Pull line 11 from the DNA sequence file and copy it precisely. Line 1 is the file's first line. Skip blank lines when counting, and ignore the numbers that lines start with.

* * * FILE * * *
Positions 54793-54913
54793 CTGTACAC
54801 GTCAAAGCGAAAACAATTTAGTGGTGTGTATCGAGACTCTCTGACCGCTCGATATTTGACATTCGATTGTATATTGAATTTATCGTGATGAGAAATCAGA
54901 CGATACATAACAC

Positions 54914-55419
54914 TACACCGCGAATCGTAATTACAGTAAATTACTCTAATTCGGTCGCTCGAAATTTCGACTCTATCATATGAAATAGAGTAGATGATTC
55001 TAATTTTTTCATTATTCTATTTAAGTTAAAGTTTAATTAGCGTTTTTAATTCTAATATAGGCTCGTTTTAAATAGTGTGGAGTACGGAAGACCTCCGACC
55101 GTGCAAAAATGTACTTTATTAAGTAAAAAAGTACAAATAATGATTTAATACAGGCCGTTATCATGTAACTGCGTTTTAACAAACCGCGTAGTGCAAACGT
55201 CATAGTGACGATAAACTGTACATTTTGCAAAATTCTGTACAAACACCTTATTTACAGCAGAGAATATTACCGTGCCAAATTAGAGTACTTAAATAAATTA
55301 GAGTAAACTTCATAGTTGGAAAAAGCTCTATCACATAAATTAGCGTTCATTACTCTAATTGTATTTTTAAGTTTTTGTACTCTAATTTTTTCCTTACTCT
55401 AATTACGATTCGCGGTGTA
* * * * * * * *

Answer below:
55401 AATTACGATTCGCGGTGTA